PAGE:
History graduate student Renzo Aroni has been awarded a Mellon International Dissertation Research Fellowship to document a 1992 massacre of 18 peasants by the Maoist Shining Path in Peru.
As part of his doctoral research, Aroni is interviewing survivors and some perpetrators of the slaughter in the village of Huamanquiquia in the Ayacucho region where the Shining Path waged its 1980–99 guerrilla war against the Peruvian government.
Prestigious award supports a year of research
He is among 70 fellows selected by the international nonprofit Social Science Research Council from a total of 988 graduate student applicants at universities nationwide. This year’s awardees represent 32 universities and 15 disciplines in the humanities and social sciences.
The fellowship awards, funded by the Andrew W. Mellon Foundation, will average about $21,000 to support travel, housing and other expenses during nine to 12 months of research between July 2018 and December 2019; final award amounts will depend on research budgets that fellows submit to the program.
Memorializing peasants' stories of a 'people's war'
Aroni, who was born in Lima and grew up in Ayacucho during the Shining Path’s so-called “people’s war,” is conducting his interviews in Spanish and his native Quechua with village leaders, widows, former guerrilla militants, and peasant supporters of Shining Path in Huamanquiquia.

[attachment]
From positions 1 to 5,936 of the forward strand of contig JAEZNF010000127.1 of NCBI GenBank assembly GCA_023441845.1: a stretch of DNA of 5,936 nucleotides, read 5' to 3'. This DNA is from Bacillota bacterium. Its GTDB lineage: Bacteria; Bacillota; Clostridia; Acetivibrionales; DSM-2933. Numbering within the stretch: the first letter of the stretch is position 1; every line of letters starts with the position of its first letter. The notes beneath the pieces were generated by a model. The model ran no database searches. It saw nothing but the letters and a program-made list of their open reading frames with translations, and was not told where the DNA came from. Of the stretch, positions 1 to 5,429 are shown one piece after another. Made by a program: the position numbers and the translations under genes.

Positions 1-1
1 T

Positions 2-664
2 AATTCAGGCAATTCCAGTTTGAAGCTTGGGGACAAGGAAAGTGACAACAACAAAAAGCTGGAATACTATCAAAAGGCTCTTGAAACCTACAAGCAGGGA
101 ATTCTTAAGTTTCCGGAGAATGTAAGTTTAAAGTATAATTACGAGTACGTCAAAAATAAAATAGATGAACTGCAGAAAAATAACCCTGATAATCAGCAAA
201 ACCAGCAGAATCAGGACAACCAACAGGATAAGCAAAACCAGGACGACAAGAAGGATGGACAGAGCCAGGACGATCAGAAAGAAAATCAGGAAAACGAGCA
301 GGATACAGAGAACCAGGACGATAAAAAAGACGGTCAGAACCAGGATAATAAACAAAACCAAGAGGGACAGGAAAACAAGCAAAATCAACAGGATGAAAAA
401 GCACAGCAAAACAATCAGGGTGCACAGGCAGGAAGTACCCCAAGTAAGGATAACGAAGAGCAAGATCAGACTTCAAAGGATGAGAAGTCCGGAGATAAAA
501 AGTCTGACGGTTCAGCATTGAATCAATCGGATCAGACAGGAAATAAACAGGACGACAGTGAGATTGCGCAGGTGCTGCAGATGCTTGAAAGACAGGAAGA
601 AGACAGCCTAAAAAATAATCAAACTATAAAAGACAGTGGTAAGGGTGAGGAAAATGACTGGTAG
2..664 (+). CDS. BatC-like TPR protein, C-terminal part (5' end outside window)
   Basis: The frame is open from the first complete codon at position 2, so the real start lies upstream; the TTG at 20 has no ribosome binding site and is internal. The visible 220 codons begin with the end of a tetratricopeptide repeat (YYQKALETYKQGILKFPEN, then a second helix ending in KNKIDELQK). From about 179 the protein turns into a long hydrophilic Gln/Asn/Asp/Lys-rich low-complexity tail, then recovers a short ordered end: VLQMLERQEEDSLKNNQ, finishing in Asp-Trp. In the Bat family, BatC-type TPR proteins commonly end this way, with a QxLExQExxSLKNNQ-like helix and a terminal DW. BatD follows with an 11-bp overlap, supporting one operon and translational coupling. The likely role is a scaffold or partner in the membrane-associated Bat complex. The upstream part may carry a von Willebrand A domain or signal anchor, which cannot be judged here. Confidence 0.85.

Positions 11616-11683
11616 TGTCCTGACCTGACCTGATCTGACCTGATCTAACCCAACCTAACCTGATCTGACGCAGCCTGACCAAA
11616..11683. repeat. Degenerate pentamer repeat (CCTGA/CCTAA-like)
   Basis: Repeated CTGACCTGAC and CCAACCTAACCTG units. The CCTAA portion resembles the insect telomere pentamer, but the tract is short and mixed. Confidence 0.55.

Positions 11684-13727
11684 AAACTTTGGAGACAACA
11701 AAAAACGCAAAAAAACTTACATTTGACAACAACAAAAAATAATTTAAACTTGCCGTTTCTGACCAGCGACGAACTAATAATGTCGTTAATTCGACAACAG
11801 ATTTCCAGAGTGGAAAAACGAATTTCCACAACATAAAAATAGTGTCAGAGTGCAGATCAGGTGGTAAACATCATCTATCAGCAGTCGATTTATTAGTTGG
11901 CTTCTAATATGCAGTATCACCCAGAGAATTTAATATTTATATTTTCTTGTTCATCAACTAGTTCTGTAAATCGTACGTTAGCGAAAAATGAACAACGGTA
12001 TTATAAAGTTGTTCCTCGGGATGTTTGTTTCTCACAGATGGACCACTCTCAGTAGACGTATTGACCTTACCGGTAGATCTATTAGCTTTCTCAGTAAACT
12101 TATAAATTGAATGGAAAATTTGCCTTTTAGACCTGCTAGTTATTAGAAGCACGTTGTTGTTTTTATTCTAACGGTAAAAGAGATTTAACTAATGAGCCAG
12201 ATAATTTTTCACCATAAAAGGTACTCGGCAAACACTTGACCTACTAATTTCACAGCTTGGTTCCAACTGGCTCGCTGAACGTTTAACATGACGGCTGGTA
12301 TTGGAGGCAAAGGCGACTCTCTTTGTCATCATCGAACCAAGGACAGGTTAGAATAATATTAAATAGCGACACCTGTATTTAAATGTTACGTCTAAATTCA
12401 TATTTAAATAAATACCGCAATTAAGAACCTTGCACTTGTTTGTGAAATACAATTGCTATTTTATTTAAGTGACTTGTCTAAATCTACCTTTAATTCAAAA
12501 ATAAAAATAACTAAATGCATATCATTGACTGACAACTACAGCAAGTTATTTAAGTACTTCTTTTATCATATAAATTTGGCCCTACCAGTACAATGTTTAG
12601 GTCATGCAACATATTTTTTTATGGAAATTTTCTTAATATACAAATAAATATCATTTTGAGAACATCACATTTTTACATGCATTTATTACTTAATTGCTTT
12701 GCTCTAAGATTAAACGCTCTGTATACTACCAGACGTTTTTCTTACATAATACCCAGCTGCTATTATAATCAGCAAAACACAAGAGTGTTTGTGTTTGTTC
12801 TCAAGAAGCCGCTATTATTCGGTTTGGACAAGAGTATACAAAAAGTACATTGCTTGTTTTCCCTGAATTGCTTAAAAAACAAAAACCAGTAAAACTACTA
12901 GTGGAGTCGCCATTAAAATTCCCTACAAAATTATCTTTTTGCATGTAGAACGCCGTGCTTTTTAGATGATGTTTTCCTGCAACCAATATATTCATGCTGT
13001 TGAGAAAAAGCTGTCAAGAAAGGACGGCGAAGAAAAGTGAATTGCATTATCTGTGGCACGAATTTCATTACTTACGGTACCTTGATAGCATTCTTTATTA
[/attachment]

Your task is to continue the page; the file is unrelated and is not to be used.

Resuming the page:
The people of the village had initially sympathized with the Shining Path, leading the Peruvian army to kill at least 30 indigenous peasants in August 1984, Aroni said. But by 1992, the villagers had shifted to active opposing Shining Path, killing some of its members. In retribution, the Shining Path killed the 18 men. Aroni said:
“My dissertation explores a previously undocumented story of shifting alliances, of retributive violence, and of memorialization of the 1992 event through the experiences and first-hand accounts of massacre survivors and former guerrillas."
An experienced researcher on Peru's 'horrible years'
Aroni has done field work in the region before. During his undergraduate studies in history at Peru’s National University of San Marcos, he wrote his thesis on the last massacre of the Shining Path in Ayacucho. His anthropology master’s degree thesis at the National Autonomous University of Mexico focused on how social and historical memories of violence find creative or artistic expression in contemporary Peru.
Before starting graduate studies at UC Davis, Aroni contributed to research projects on human rights, missing persons and historical memory. He has worked with the Peruvian Truth and Reconciliation Commission Archive, the Peruvian Forensic Anthropology Team, and the Place of Memory, Tolerance and Social Inclusion Museum in Lima.
“The SSRC fellowship will allow me to deepen my work and produce a detailed portrait of the how indigenous people experienced and influenced these horrible years.”
— Kathleen Holder, content strategist in the UC Davis College of Letters and Science